This study is complete and we’ll have news of the results very soon!

Inflammatory Pain Pathways in Endometriosis

Ms Kelsi Dodds, PhD Candidate, University Adelaide

 

Ms Kelsi Dodds is a Health Scientist, currently undertaking her PhD at the University of Adelaide. Her PhD investigates a role for the central nervous and immune systems in the development of endometriosis, a chronic inflammatory disease often associated with severe pelvic pain and infertility. These pathways will be studied in a mouse model, developed for this purpose.

 

It is widely acknowledged that inflammation can be initiated and maintained by nerves and immune cells in other pain conditions, such as inflammatory bowel disease, so this research will determine if similar cells are active in endometriosis and their potential to cause and maintain disease progression.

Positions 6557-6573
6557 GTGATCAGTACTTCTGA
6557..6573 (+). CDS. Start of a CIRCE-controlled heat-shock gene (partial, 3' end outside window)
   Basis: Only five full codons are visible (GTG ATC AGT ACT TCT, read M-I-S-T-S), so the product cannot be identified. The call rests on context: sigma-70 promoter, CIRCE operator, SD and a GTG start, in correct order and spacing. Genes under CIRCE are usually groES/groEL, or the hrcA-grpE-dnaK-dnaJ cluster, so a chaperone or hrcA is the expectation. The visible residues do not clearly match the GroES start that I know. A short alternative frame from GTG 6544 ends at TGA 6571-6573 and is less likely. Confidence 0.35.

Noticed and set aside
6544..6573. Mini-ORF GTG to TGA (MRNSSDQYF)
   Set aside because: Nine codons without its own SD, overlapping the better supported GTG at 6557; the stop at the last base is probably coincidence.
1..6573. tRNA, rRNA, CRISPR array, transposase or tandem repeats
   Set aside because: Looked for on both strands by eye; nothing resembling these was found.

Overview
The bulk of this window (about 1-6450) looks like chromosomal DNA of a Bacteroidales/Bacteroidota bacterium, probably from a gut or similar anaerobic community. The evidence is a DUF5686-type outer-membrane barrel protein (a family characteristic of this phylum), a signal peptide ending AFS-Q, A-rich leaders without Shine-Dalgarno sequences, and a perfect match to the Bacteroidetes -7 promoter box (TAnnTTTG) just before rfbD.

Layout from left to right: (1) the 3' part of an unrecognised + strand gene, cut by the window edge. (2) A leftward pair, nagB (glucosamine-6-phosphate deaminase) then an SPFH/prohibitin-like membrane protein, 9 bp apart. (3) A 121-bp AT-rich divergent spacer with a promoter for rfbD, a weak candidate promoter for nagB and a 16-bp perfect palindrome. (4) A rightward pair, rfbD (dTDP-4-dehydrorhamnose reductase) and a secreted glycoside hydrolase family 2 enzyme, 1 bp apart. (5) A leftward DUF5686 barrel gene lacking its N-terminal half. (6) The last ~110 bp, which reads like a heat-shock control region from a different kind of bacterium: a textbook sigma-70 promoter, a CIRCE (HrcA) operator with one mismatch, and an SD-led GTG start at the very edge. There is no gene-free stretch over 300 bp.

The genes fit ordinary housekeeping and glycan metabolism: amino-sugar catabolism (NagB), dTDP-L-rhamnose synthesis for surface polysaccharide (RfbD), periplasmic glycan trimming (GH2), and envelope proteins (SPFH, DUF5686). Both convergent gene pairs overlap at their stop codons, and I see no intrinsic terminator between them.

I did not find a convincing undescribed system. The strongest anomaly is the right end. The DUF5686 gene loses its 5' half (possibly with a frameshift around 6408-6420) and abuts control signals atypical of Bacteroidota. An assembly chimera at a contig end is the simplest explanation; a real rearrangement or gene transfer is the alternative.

Kelsi has been awarded prestigious Grants4Targets funding through Bayer Pharmaceuticals to further research her innovative ideas on endometriosis and pain. Be prepared for a a totally new take on your pain.

 

Provoked vestibulodynia: Complex regional pain syndrome of the vulval vestibule?

Ms Jane Bowering, Physiotherapist and PhD Candidate University South Australia

 

This PhD investigates a theory that pelvic pain, and particularly provoked vestibulodynia (vulval pain) is a complex regional pain syndrome(CRPS) – like condition of the pelvis.

 

Our hope is through using CRPS paradigms, we will discover more about the cause, development and course of Provoked Vestibulodynia. In particular, we will investigate the inflammatory properties of this condition.

 

This project is currently enrolling participants, and there are loads of benefits in being involved.

 

If you live in Adelaide and have vulval pain, we’ll have a link up soon.